T.R. Tells, author of the Paragons of Justice series, shares her inspiration and creative process behind her work.
In the summer of 2019, a strange bright light engulfs the city of Chicago. The phenomenon leads to widespread accidents and blackouts. On that same night, a cop stops Hira and her boyfriend. Hira, left traumatized, has gained the ability to see umbra shades, manifestations of people’s negativity. Now she has the choice to either fight for justice or let the destruction continue.
Her Dark Sins, the first book in the Paragons of Justice series, reminds me of books like Legendborn by Tracy Deon and The Black Veins by Ashia Monet. Stories with paranormal or fantastical elements but, unlike many mainstream and indie paranormal books, not without real life issues and intersectionality. Her Dark Sins unravels a compelling story without glossing over racial dynamics, privilege, police brutality, and complicity.
T.R. Tells currently lives in upstate New York. She’s earned a Bachelors in Fiction and Creative Writing from Southern New Hampshire University. During her free time (when not writing, of course), she browses through Funimation, Netflix, and her other streaming subscriptions. I’ve had the pleasure of reaching out and interviewing T.R. Tells. Here, she talks about the themes in Her Dark Sins, her favorite media, and what she’s working on next.
The Geekiary: Thanks for taking the time to be here! Her Dark Sins is an empowering narrative about justice and fighting against the system. I was hooked throughout my first read. It’s a story about fighting demons (literal and figurative) for ourselves and for our communities and loved ones. I’m curious to know how this book came to be. What’s your creative process?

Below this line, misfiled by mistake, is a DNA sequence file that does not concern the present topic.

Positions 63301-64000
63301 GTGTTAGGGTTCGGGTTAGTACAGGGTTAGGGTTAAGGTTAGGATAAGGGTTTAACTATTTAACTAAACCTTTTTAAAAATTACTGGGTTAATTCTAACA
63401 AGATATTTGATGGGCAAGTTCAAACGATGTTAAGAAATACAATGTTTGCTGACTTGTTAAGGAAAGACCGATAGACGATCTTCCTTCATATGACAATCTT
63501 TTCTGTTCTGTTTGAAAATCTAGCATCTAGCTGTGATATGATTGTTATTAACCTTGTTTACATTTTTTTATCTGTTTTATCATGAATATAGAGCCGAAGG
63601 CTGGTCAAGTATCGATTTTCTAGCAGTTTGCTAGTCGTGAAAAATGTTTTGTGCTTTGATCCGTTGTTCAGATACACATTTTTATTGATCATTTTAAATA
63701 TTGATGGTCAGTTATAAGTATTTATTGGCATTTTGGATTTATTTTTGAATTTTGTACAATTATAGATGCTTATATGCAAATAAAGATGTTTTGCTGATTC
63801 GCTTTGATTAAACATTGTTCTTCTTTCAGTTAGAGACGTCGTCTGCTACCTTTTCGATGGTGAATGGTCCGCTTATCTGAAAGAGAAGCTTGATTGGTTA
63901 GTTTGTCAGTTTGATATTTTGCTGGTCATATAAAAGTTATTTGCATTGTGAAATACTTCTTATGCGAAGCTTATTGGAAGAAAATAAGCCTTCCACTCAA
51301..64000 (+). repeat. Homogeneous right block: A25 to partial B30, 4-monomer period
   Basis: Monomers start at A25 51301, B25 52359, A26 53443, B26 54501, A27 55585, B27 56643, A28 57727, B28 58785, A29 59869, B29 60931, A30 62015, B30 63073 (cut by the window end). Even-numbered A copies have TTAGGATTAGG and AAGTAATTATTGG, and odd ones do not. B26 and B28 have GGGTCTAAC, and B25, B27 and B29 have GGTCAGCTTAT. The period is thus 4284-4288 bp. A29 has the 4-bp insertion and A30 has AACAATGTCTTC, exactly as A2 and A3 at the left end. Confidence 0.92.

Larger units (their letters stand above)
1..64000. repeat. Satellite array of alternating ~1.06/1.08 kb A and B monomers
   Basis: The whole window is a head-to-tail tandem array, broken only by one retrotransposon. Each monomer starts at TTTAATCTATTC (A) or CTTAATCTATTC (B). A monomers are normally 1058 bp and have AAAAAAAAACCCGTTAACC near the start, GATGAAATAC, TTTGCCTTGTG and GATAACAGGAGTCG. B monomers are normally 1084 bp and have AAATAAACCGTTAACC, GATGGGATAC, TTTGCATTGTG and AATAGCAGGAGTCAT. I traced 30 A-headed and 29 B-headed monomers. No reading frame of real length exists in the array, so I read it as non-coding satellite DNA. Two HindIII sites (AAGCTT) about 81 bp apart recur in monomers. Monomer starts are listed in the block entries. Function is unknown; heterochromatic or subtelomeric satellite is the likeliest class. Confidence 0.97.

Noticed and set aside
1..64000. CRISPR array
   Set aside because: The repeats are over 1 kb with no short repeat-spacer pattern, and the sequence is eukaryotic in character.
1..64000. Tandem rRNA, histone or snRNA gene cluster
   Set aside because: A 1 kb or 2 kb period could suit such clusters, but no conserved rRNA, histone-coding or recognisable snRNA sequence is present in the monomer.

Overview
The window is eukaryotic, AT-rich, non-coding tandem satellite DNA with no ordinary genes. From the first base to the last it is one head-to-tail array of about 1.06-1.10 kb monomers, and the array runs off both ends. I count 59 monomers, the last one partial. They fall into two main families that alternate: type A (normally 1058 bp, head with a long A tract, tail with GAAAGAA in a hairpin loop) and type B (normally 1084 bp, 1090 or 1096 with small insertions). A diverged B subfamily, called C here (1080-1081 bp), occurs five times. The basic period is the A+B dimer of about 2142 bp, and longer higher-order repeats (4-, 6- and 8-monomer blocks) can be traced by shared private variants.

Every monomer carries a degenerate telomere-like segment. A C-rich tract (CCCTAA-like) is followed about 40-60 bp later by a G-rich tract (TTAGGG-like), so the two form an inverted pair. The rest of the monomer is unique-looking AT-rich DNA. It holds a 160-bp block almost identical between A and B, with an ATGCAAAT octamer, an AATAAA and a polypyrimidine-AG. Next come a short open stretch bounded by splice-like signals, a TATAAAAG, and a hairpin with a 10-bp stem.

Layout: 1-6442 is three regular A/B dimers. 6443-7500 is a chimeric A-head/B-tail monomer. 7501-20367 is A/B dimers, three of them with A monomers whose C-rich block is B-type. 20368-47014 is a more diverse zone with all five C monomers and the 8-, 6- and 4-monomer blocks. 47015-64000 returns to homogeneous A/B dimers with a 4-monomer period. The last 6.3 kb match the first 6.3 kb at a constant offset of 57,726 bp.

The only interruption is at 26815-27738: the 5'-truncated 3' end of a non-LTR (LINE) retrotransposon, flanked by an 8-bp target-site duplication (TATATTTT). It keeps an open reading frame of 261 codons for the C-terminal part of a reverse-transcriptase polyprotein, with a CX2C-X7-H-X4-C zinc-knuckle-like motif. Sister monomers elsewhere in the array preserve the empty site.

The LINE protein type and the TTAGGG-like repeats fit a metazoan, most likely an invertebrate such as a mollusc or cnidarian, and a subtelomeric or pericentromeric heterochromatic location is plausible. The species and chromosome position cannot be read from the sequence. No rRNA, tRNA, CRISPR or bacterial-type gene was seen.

T.R. Tells: Well, Brahidaliz, the world is my primary inspiration and my own emotions on how society tends to treat people (whether that is race, sexuality, mentality, or physical attributes). It angers me that people can be so filled with hate toward people that bleed the same as they do. What could possibly compel a person to treat people so badly? What if the reason for their lewd behavior is a demon leeching off of them and making them say these things? Thriving off humanity’s negativity and trauma.
Now, what if those hatred demons manifested into reality–What would we do? That’s what Hira sets out to do. Her weapon, “a chain whip,” symbolizes the opposite of what we all think of whips: Fear and order. Hira Night wants to do the opposite. She stands for freedom and justice and uses them to destroy the demons of negativity and trauma with her ability to create weapons based on her emotions, to fight against these maleficent fiends.
TG: The concept of the umbra shades manifesting from negativity fascinates me. I admire how you use it to explore mental health, trauma, and PTSD. Hira tries to balance this with her everyday life. For me, your Paragons of Justice series is among the few works (indie or traditionally published) that execute this well. Has this idea always been there for you at the beginning, or have there been changes along the way (i.e. drafts)?
T: Thanks! I get that part a lot and I’m glad that I have a bit of uniqueness to my works. Frankly, this has always been ME. I am very strongly about how people are treated. I am a proud LGBTQIA+ person, being Demisexual myself, and supporter. My stories always tackle ‘dark’ and ‘realistic’ themes that portray the world around us and maybe, just maybe, how we can change it, or at the very least, see that words hurt. Throughout many drafts, notebooks, scrawlings here and there, I’ve dabbled in topics before it became Her Dark Sins. I’ve taken some concepts and names from those drafts, but like John Legend says, it’s ‘All of Me’.
TG: What are your favorite movies, TV shows, books, etc.? Anything that inspired Her Dark Sins?